We believe that Covid-19 is not just the defining global health and economic crisis of our time. The pandemic is a major displacement. It has reordered society in dramatic fashion and accelerated technological adoption, driving changes in consumer and business behavior that will have long-lasting effects.
Millennials are taking over
Last year, millennials surpassed baby boomers to become the most numerous generation in America. That’s 72 million people between the ages 24 to 39 entering their peak earning years. Bank of America reckons millennials’ earning power will rise by nearly three-quarters between 2015 and 2030 as more start work and others gain seniority.
Millennials entered the workforce during the Great Recession, or in its wake, which hampered their ability to buy a home. They were stuck with large student loans, and some were wary after the housing bust. But for the first-time last year, they accounted for half of all new home loans.
And now the sudden Covid-19 shock has prompted millennials to secure their financial future. They are excited about investing.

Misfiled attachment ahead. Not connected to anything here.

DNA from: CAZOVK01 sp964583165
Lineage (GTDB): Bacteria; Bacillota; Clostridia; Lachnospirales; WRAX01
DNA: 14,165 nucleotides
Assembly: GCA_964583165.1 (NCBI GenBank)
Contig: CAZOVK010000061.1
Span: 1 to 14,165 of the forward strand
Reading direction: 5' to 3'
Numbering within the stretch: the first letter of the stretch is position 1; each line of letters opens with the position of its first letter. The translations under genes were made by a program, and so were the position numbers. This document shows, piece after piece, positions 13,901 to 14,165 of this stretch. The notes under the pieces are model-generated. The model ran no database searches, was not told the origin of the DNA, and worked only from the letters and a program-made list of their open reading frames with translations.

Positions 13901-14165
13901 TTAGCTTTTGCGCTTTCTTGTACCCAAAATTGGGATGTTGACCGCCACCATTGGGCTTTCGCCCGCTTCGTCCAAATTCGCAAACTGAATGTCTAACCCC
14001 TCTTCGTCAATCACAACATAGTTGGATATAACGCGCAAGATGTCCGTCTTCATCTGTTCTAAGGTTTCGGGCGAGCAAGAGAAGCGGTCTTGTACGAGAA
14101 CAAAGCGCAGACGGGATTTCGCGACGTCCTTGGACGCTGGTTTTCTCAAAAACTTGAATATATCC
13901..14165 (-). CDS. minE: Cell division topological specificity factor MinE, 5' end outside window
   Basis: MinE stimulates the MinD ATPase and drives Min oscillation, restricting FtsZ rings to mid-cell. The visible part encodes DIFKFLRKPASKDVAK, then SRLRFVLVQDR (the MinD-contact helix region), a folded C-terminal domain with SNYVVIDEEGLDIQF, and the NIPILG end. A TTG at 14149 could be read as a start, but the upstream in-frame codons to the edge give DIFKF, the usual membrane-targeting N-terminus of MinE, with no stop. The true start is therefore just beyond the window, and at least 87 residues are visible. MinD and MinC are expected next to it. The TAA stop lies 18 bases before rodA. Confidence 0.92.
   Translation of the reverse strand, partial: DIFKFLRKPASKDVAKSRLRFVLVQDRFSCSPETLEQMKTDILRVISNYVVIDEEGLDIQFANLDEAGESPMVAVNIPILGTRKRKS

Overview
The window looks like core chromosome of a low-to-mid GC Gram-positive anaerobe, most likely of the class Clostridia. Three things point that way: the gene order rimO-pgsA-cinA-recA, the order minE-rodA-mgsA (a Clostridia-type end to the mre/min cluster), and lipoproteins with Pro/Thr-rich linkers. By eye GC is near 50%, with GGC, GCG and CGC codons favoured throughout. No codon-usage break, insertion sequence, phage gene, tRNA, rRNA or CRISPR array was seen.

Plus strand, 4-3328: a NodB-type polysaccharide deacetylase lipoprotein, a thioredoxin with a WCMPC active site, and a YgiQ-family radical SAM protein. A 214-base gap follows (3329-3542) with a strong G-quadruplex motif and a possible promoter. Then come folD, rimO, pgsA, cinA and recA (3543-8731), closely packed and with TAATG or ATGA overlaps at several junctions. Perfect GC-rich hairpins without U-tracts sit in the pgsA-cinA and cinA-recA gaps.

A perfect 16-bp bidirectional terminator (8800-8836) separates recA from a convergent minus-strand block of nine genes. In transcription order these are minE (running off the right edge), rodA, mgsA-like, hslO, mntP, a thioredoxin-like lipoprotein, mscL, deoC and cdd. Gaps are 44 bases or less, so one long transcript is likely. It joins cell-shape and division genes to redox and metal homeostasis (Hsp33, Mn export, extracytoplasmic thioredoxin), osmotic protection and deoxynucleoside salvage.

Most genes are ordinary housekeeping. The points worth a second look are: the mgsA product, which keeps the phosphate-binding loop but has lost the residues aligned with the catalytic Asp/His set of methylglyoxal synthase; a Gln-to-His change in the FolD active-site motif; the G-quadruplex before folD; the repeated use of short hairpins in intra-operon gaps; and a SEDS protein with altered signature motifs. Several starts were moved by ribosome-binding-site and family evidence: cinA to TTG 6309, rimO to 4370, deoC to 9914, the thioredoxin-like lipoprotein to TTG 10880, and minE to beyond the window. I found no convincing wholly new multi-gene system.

This cohort, long viewed as never leaving their parents’ homes, is emerging as a driving force in housing. New home sales broke the one million mark for the first time since 2006 last month, rising 43 percent from last year. First-time home buyers accounted for 35 percent of all transactions.
Millennials could be responsible for at least 15 million home sales in the next decade, according to First American Financial Corp. The supply of existing homes, however, is at an all-time low after shrinking for years. New home construction this year will hold steady at just under 900,000, about the same pace as in 2019.